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THE Fife Ethylene Plant at Mossmorran has been branded “very poor” on pollution according to data from Scotland’s environmental watchdog.
Figures revealed that the plant fell foul of the Scottish Environment Protection Agency (Sepa) assessment because of a series of gas flaring incidents in April 2019.
It was previously rated as poor in 2018 and 2017.
The figures from Sepa, seen by the journalism co-operative The Ferret, were revealed as part of a joint week-long special investigation series launched by our sister paper The Herald, which asked the question: ‘How Green is Scotland?’
Overall more than 30 sites were rated as “very poor”, around 240 as “poor” and 150 as “at risk” of breaching environmental rules in 2019. Over 40 sites have been assessed as unsatisfactory – either very poor, poor or at risk – for the last four years running.
ExxonMobil, who run the Fife Ethylene Plant, said there have been improvements.
Plant manager Martin Burrell said: “While we are disappointed with the 2019 CAS assessment, in the more than two years that have since passed we have taken a series of actions to improve our operational reliability and reduce flaring.
“Actions include a recently-completed £140m plant upgrade, a 14-step flaring reduction plan, and an investment in an enclosed ground flare, which alone will reduce elevated flaring by at least 98 per cent when it becomes operational next year.
“Our flaring reduction plan has already delivered improvements, including the lowest ever rates of elevated flaring required for both the recent plant stand-down and re-start.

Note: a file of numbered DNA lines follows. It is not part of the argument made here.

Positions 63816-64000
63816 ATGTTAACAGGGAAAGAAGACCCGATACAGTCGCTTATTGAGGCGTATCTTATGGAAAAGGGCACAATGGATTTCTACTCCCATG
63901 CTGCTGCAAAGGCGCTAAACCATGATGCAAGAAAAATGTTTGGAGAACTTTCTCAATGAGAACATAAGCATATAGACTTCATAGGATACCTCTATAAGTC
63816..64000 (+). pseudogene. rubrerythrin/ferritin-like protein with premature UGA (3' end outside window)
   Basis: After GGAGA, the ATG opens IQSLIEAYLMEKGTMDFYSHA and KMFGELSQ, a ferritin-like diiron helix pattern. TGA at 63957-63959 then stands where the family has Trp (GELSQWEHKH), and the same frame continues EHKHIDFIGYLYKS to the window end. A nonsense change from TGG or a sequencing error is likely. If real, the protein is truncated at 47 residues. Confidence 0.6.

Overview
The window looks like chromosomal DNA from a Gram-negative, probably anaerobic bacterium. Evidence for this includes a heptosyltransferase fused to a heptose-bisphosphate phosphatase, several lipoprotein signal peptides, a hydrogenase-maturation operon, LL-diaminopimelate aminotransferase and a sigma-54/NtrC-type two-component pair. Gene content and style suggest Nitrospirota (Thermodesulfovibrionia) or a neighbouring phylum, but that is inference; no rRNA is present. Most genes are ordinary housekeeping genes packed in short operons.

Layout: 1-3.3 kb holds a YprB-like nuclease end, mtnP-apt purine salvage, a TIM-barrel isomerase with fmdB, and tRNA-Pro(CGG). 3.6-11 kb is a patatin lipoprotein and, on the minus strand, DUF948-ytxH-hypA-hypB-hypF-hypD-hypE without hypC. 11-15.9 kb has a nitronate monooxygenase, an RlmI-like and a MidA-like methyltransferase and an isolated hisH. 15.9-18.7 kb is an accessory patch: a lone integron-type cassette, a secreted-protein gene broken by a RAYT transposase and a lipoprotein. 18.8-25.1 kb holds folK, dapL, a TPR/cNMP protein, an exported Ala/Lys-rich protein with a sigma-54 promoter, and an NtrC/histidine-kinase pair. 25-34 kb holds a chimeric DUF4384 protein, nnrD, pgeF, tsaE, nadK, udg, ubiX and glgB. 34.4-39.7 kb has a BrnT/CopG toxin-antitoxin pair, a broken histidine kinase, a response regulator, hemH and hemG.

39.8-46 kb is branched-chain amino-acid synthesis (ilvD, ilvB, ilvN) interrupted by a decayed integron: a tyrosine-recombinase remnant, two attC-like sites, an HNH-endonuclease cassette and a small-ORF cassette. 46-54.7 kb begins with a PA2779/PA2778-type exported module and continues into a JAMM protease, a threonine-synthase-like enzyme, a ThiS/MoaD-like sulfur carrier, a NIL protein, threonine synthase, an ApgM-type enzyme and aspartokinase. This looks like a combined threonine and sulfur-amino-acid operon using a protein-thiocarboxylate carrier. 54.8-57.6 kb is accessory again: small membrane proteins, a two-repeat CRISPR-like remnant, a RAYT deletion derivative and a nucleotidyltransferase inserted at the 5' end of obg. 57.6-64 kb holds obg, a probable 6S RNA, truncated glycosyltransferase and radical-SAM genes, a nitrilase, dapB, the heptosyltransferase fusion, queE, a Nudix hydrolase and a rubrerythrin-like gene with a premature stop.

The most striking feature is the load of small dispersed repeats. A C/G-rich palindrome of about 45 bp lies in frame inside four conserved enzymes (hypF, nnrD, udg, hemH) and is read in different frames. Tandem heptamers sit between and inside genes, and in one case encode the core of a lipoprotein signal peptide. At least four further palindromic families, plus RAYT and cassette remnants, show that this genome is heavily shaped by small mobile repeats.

“’We remain committed to constructive and open dialogue with Sepa and other regulators, and to continuous improvement in our operations.”
Sepa usually conducts environmental compliance assessments of around 5,000 sites across Scotland every year.
Publication of the results for 2019, however, has been repeatedly delayed due to the coronavirus pandemic and a Christmas 2020 cyber attack on the environmental agency.
After the cyber attack – said to have been launched by an international criminal gang – a detailed spreadsheet showing draft results for 2019 was posted online. This information has been analysed, checked and independently verified by The Ferret.
Sepa abandoned full site assessments in 2020 because of the restrictions resulting from Covid-19 lockdowns. But it is planning to publish a report on compliance in 2020, along with its delayed 2019 assessments, before Christmas.
The multiple breaches were described as “shocking and damning” by the Scottish Greens.
“Compliance at Mossmorran and Grangemouth has been poor for years,” said the party’s environment spokesperson, Fife MSP Mark Ruskell.
“These sites are industrial relics that are making a major contribution to the climate emergency. Only meaningful regulatory reform can tackle entrenched compliance problems, alongside sanctions and fines that actually hurt companies that damage the planet.”
Sepa said environmental compliance was “non-negotiable” and that overall compliance had been over 90 per cent for four years to 2018.
“Sepa is firmly focussed on getting all remaining businesses to compliance, whilst supporting as many as possible to innovate and go even further,” said a spokesperson for the agency.
“We do not comment on stolen information, illegally published by likely international serious and organised criminals, and we are unable to confirm data until published.”